Is It possible to change a process running in root-user to non-root-user by setting suid / uid / euid / gid etc... I so please instruct how, when and wat to set in order to change a process running in root-user to non-root user
I want to use root password instead of adding my user to the list of sudoers,In Arch wiki ander Root password:Users can configure sudo to ask for the root password instead of the user password by adding "rootpw" to the Defaults line in /etc/sudoers: but that did not work for me. it asks for root password.Why do I want to do that: 1. I want to do that, I like sudo more than su -c 'some_command'. 2. sudo enables bash completion, su -c does not. 3. I don't want to add my user to sudoers list.
I found many users Suggesting alternatives and lowering the important of my need for this, when I asked this question in anther please.
It's been a few years since I last installed Ubuntu. I searched the forums and can't seem to find the answer. I want to be able to do a "su root" and have root access. I know Ubuntu wants you to do the sudo command, and I know you can really mess things up being root. I know I got this to work before. What do I need to do?
Stumped on this one. I'm trying to set up limited sudo authority on a desktop with some sensitive user data, and as an extra precaution I wanted to configure sudo to use a password other than the user's or the root's. I'm not sure how to do this. From the manual, we have a few options, such as "runaspw" or "targetpw", but none seem quite what I'm looking for.For instance, "runaspw" could be used if I created a user for nothing other than sudo(ing) purposes, but it requires you set "runas_default", which means that said user would have to have authority to execute said commands in the first place. This is workable, but seems like a lot of extra configuration for each specific command that I want to run, as well as creating some issues with simply commands such as "shutdown" or "reboot". Also, "targetpw" can be used in conjunction with a sudo(ing)-only user if I set an alias, but, again, this isn't quite what I am looking for.
Ultimately, what I am really concerned about in this situation are keystroke loggers, so I would prefer to avoid repeated entering the user or root password when performing administrative tasks. Also, I would prefer not having to create a sudo(ing)-only user as mentioned above to prevent a comprimised password resulting in an attacker being able to log into my system.
I recently re-installed my U10.04 and this time around, I added a root user and brought the permission levels of my default user to "Desktop User" as well as elevate the root permissions as explained elsewhere in these forums. Everything went fine until I wanted to "sudo" something from the Desktop User account terminal. I use Skype a lot and preferred to use the repos to get it loaded. Into synaptic where it asked me for the password. I entered the password and I was rejected. Ok, maybe I typed it in wrong. Tried again. The third time I checked in an editor to make sure I wasn't in all-caps. Third time OUT!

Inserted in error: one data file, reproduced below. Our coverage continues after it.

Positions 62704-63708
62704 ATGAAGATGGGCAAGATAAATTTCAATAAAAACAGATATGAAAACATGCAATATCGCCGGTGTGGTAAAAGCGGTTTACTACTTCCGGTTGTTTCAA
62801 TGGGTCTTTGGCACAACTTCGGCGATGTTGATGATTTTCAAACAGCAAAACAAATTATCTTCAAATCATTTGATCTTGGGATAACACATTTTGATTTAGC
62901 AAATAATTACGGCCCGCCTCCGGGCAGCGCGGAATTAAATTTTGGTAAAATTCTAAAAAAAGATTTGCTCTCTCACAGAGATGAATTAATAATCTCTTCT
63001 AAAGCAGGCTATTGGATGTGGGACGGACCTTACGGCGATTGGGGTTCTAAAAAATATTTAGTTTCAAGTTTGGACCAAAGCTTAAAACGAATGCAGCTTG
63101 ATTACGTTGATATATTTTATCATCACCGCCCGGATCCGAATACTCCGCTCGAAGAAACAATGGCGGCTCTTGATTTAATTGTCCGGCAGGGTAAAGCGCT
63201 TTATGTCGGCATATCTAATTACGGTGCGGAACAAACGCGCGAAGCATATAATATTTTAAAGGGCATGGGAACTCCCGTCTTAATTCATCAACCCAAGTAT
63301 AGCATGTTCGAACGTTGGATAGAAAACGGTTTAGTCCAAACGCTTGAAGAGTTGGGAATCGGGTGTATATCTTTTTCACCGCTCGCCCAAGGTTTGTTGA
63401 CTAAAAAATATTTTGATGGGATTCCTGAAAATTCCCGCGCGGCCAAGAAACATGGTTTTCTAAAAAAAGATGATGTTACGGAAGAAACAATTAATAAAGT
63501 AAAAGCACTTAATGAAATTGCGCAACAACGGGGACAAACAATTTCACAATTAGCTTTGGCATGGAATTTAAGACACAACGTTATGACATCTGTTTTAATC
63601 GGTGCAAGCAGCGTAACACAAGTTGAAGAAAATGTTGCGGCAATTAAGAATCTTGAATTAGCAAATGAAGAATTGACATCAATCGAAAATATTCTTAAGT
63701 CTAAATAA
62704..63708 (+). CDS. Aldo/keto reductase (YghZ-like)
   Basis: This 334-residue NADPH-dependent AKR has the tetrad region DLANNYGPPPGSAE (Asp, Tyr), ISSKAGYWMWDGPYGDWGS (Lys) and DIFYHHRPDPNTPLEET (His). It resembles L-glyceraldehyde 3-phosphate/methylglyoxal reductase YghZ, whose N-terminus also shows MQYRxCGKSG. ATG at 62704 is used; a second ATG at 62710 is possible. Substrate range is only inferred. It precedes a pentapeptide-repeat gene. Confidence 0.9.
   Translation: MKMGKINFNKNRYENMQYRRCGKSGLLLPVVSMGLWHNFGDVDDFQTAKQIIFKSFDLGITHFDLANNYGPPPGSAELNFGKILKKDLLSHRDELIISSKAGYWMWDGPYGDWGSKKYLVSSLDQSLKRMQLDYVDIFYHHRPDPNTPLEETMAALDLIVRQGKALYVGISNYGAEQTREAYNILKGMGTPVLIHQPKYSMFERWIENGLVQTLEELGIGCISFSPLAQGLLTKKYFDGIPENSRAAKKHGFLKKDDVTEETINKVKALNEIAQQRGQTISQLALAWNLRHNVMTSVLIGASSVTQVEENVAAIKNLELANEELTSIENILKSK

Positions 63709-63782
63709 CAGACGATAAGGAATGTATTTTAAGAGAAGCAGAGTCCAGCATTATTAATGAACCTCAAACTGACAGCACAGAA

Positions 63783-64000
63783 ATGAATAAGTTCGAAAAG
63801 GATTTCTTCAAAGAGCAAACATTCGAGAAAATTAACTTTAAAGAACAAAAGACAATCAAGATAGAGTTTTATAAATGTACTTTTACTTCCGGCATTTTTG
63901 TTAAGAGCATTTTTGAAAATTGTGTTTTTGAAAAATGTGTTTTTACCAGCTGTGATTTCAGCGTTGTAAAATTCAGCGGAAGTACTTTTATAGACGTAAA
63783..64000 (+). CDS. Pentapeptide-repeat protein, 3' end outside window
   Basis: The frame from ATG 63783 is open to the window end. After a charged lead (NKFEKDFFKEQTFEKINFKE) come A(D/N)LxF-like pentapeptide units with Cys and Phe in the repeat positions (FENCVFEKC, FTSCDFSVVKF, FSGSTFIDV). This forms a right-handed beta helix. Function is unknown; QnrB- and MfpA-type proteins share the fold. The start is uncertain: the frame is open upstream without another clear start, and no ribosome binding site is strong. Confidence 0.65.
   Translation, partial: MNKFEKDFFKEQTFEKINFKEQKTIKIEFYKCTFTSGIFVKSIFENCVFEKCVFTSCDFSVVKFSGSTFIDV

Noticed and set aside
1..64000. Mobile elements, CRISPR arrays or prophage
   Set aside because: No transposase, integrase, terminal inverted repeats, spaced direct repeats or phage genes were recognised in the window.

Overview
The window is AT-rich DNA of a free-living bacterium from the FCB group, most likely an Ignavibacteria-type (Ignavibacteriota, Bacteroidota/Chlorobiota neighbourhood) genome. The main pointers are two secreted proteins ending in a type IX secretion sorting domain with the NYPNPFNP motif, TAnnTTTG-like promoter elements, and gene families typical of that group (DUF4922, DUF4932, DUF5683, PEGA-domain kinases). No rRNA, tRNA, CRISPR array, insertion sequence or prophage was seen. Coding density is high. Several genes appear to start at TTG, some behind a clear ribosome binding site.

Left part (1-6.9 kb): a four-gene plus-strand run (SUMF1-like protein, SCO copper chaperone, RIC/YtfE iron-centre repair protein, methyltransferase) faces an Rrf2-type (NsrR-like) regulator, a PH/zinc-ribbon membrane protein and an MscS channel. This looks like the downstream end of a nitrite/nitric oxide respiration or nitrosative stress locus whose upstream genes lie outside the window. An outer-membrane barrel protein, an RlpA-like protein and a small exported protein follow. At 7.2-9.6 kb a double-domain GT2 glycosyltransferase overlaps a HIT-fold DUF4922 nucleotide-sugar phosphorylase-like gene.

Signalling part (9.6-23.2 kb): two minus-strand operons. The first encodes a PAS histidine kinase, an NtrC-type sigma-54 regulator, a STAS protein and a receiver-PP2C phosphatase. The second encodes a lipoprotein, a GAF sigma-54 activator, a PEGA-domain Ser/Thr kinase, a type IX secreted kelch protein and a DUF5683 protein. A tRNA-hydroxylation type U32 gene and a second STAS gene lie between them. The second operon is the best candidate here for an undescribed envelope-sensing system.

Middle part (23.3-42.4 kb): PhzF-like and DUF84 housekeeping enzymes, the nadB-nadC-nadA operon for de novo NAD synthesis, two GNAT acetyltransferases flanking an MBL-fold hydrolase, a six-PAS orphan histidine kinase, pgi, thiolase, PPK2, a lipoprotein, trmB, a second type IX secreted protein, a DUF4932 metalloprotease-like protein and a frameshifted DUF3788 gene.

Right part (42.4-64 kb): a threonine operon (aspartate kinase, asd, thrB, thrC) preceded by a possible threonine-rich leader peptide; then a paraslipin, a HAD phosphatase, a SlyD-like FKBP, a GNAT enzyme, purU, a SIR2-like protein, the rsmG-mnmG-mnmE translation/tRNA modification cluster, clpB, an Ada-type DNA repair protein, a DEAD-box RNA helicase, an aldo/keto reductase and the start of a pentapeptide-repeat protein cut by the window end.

Switched user to root and there were no problems. Enabled the partner repos, installed Skype, as well as all the other stuff I use to run my home office. I have missed something, I know I have - perhaps a setting somewhere in the user permissions. I don't want to have to switch user every time I have to make changes to the system. Alternatively, if it's better practise to just leave my system as it is for security purposes I'm not running a server, but I'd like to have my system as secure as reasonably possible without elevating my problem to "paranoid security" level.......
I was wondering if someone had a logical reason and therefore complete, hopefully that makes total sense, for why when I install Ubuntu I cannot use the 'sudo' command either with root or user passwords. Even if I try to edit the permissions for sudoers, I still recieve an error message that says access is denied and so as the root user on my pc I don't understand why I can't put my name in the sudoers file or use the sudo command with the correct password.
I need sudo for www (apache) user to run a shell script('ip.sh' contains iptables rules) from cgi-bin directory via browser using a per script. I edit sudoers( www ALL=(ALL) NOPASSWD: ALL ),but when run the bellow command that's with err:
# sudo -u www sh /srv/www/cgi-bin/ip.sh
iptables v1.4.4: can't initialize iptables table `filter': Permission denied (you must be root) Perhaps iptables or your kernel needs to be upgraded. And:
After a few hours work I have managed to set up pptd so that my daughter can log into her account at Imperial College. My problem now is that I need to have a script that she can run if she wants to log in. She will have to invoke a couple of root commands and I do not want to give her the root password What she needs to do to set up networking is:
I've installed BOINC for first time (from suse repos). I'm worried about running BOINC as root. How can this be avoided? I'd first like to exhaust all options with the official opensuse repo version of BOINC. If I am unsuccessful, then I'll try the version from Berkeley website.
I am trying to set the umask for a process(orkaudio) which is running as the root user.This program creates dir and files and I need the umask to be 022. I have edited my /etc/bashrc -- and when i type in umask i get 0022 --- Not sure how to go about getting this resolved...